Friday, November 27, 2015

letroy guion

[Note:  Want to see a list of every player featured in our “Draft Target” segment?  Click here to visit the Offseason Tracker where there will be a list of all these players.  Check back often as there are plenty more to come!]

It is no secret that the Vikings could use some help at defensive tackle.  Kevin Williams seems to be slumping and, at age 32, one can’t help but wonder if it is all downhill from here.  Letroy Guion and Christian Ballard have yet to establish themselves as reliable starters, and Fred Evans is nothing more than a suitable stopgap.

The Vikings could likely get by for another season with this group, but the popular theory is that they will use the NFL Draft to try and get a jump start on upgrading.  Todd McShay of ESPN recently mocked North Carolina tackle Sylvester Williams to the Vikings, a suddenly trendy pick, so I figured now was as good of a time as any to profile Williams for you all.

At 6′ 3″ and 313 pounds, Williams was impressive at the NFL Scouting Combine, including a 5.03 forty time and 27 reps on the bench press, confirming what we already knew:  Williams is the perfect combination of speed and strength that teams look for in a defensive tackle.

Williams is a prospect that comes with a story, having personal troubles during his high school years, but managed to catch on with a small school before making himself known under the bright lights at North Carolina.  He is known as a raw and emotional player, for better and worse, that plays with a nastiness that sometimes spills over into the realm of undisciplined.

He is known for his swim move, which gets him into the backfield on a fairly regular basis, but it is also a worry that you seldom see him use any other moves to bet beyond his blocker.  He plays with an enormous amount of strength and a reach that casts a wide net for taking down running backs or making plays on the ball.  His strength and burst could allow him to play either tackle position for the Vikings, and maybe even defensive end on running downs, but he should probably be assigned learning the three-technique from day one as his primary responsibility.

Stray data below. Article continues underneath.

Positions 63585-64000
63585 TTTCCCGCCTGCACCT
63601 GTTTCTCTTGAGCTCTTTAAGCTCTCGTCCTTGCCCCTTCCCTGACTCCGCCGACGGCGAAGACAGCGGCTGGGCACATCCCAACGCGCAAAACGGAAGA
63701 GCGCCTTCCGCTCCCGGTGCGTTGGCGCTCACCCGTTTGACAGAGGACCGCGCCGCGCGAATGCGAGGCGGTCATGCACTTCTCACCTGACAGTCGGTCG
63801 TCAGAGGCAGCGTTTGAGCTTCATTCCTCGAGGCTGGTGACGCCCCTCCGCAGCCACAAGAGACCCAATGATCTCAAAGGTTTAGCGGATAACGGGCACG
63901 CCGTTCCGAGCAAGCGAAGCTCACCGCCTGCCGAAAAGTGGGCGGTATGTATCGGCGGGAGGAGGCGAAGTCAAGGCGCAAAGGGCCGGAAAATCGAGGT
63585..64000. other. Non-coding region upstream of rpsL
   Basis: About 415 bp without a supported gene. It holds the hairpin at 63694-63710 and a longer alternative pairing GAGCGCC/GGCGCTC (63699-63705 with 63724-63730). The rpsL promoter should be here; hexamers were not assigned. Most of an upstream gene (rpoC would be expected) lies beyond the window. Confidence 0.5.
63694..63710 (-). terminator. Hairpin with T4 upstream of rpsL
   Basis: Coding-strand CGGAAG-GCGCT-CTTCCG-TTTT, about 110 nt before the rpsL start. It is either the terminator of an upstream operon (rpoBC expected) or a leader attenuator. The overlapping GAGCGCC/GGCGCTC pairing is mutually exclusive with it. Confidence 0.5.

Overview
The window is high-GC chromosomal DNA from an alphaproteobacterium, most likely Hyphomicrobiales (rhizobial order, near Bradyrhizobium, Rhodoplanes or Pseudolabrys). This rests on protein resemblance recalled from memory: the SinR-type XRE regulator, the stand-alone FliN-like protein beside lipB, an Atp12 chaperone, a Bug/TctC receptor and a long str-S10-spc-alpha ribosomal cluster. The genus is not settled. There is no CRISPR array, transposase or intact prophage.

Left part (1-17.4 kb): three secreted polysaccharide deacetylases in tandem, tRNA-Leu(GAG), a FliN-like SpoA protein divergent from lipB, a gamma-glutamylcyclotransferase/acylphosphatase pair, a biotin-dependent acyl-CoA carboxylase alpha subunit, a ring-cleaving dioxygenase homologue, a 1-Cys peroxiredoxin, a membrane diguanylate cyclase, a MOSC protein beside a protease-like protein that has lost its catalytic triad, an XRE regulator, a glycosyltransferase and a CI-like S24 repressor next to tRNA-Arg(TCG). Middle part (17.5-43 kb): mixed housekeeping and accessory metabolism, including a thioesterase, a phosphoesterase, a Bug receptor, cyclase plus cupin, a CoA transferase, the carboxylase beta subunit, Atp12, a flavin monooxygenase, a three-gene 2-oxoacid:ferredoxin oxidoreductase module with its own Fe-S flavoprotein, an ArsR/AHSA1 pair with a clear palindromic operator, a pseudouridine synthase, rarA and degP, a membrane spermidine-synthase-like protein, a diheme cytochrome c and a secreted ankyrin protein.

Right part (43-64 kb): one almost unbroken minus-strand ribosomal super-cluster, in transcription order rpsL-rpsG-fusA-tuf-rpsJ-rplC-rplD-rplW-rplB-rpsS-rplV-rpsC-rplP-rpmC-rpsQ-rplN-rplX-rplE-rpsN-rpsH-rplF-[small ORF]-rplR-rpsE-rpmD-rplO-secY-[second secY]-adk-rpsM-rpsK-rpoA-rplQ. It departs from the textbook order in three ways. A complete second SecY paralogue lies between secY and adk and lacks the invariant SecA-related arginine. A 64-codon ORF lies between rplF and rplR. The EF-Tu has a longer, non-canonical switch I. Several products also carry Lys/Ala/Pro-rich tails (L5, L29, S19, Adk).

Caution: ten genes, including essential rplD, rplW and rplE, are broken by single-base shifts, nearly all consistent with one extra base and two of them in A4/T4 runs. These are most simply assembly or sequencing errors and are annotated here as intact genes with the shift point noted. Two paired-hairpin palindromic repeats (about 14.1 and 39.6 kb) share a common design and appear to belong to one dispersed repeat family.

Williams has been knocked for inconsistencies, especially against more elite blockers, and it is certainly a concern to see any player disappear for long stretches.  Both his work ethic and conditioning has been alluded to as a possible worry by a number of experts and draftniks, but I have yet to hear anything solid to suggest this is really concern.  Hopefully someone from the Vikings had the presence of mind to do some digging on this matter when former North Carolina defensive lineman Tydreke Powell spent some time with the Vikings in 2012.

What I really love about Williams, and I think is being overlooked, is the fact that he improved in 2012 despite the fact that star lineman Quinton Coples left for the NFL.  One would think that Coples leaving would have an adverse impact on Williams, but he nearly tripled his stats for tackles for a loss and sacks from 2011 to 2012.  Williams is still growing and improving as a football player, and the fact that he could become even better and more refined is going to be very intriguing to front offices around the league.

In a normal year there might be more buzz surrounding Williams, but this is a very deep class at defensive end, and there are certainly a handful of tackles the Vikings will have higher on their board than Williams.  Picking at #23, however, puts them in a position to consider the scenario in which Williams is the best defensive tackle available to them when they are on the clock.

I’m not certain he will even be one of their top 23 ranked players in this draft, but that doesn’t discount the idea that he would be an attractive option, especially given that they could conceivably allow him a season or two to learn and grow behind their current veterans at the position.  I think that the Vikings will have to trade back from #23, or Williams will have to fall to their second round pick, if McShay’s prediction is to come true but it certainly isn’t impossible to envision them making this selection at some point.